Ever since 24 went off the airwaves, Kiefer Sutherland’s been floundering about trying to find a role that could match the intensity of the iconic hero we know as Jack Bauer. His second series, NBC’s Touch, was short-lived, while his return to 24 for an additional standalone season proved underwhelming in every way. Thankfully it looks like Sutherland has finally found a role that’s different (yet similar) enough to hit the jackpot. Enter Designated Survivor!
ABC’s latest thriller has got one hell of a hook: a low-level Cabinet member becomes President of The United States after a terrorist attack kills everybody above him in the line of succession. The pilot wastes no time throwing us into the thick of the action, and Sutherland is definitely up to the task. He imbues our hero with just the right dose of everyday relatability, and a hidden streak of fortitude at opportune moments. There’s no denying that Kiefer can carry a high-octane thriller such as this one; we just have to pray the rest of the show can keep up!
On the bright side, Survivor’s conspiracy angle will be headed by Maggie Q, the kickass star of Nikita, one of my favorite spy series of all time. That narrative isn’t afforded too much time in the pilot, but I have high hopes the writers will allow Maggie to kick ass in the Bauer role (since Kiefer will be restricted to Oval Office shenanigans). The rest of the cast does a fine job as well: Blood & Oil‘s Adan Canto plays Tom’s Deputy Chief of Staff, while Supergirl‘s Italia Ricci is Tom’s confidante who soon finds herself in the midst of a whole new world.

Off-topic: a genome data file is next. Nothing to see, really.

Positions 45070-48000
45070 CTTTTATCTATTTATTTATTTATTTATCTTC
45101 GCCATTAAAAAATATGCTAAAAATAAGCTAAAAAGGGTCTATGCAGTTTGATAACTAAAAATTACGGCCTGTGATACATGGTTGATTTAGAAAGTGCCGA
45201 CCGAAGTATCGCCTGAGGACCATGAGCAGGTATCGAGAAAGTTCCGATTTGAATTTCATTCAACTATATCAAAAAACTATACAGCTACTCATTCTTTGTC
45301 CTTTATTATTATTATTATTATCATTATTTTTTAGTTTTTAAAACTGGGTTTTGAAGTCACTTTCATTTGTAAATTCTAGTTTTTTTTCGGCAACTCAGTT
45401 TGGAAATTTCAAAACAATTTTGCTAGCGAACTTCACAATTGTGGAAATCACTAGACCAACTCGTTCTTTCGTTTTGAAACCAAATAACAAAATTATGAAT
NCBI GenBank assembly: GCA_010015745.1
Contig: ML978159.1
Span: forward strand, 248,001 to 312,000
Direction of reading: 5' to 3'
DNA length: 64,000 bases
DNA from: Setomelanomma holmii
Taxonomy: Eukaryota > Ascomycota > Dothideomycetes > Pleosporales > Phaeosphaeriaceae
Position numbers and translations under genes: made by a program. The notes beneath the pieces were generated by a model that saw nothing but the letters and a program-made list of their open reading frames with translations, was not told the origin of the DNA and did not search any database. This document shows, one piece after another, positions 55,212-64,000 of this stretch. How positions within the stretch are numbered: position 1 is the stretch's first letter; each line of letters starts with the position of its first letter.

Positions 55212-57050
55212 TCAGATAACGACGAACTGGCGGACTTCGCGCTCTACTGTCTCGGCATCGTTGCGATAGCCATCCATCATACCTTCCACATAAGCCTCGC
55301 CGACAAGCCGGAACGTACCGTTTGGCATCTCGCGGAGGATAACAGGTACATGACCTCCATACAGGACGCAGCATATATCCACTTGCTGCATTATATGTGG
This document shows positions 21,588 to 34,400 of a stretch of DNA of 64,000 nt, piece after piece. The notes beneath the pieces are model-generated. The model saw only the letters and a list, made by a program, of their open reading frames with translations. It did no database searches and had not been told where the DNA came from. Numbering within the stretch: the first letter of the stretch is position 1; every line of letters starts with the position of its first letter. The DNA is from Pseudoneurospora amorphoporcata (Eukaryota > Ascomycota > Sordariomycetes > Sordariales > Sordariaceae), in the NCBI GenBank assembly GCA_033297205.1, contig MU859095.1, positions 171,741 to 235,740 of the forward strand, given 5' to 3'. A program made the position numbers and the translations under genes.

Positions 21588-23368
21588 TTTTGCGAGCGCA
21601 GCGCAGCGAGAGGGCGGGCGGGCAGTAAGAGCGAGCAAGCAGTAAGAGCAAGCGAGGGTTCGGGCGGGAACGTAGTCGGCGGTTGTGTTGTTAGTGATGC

Unfortunately, Designated Survivor suffers from one highly painful element: the dreaded teen angst shtick that is extremely worn out at this point. Must every show have a rebellious teenager causing trouble and distracting us from the main storyline? Here it’s Tanner Buchanan as Leo who is tasked with the irritating role. Not only is the character eerily similar to Frank on Fear The Walking Dead, but this is Sutherland’s second pilot (after 24) with a teenager who disappears in the midst of a terrorist attack. Groan… enough already!
– It must be reiterated: the teaser is awesome. It immediately sells you on the show within the span of a couple of minutes. Sadly it’s all ruined yet with yet another in-media-res opening. Why do shows insist on abusing this horrid device after a decade of overuse? I will never stop complaining. Never.
– Great touch: the President actually fired Tom the morning of the attack.
– I love analyzing title cards. This one is simple enough (it brings the poster to life) but it’s over way too quick.
– So who is Maggie Q’s Hannah calling? Was her boyfriend/agent in the blast? Perhaps he was President’s security detail?
– I liked Tom throwing up in the bathroom, but his scene with the speechwriter was way too heavy-handed. Some subtlety please!
– Tom’s meeting with the Iranian Ambassador was kind of anticlimactic wasn’t it?
– The war-ready general is way too much of stereotype for me. And he’s got secrets and plans of his own. #Creative.
– Underwhelming ending. I like the idea of the speech, but I wanted a jawdropping final shot.
Charlie: Well, Tom, we were gonna wait till after the State of the Union to tell you this, but the President’s looking to make a change. He would like to offer you an ambassadorship to the International Civil Aviation Organization.
Tom: Are you serious? Was the Chairman of the International House of Pancakes unavailable?
Leo: How’d you find me?
Mike: It wasn’t easy. We had to open up an ops center at NSA, run the phone records of all your friends and classmates through PRISM till we could piece together enough chatter keywords to trace your digital footprint to the club.
Mike: No, Leo. We pinged your phone.
It’s not groundbreaking by any means, but this is a well-made thriller with enough potential to keep you hooked. For now…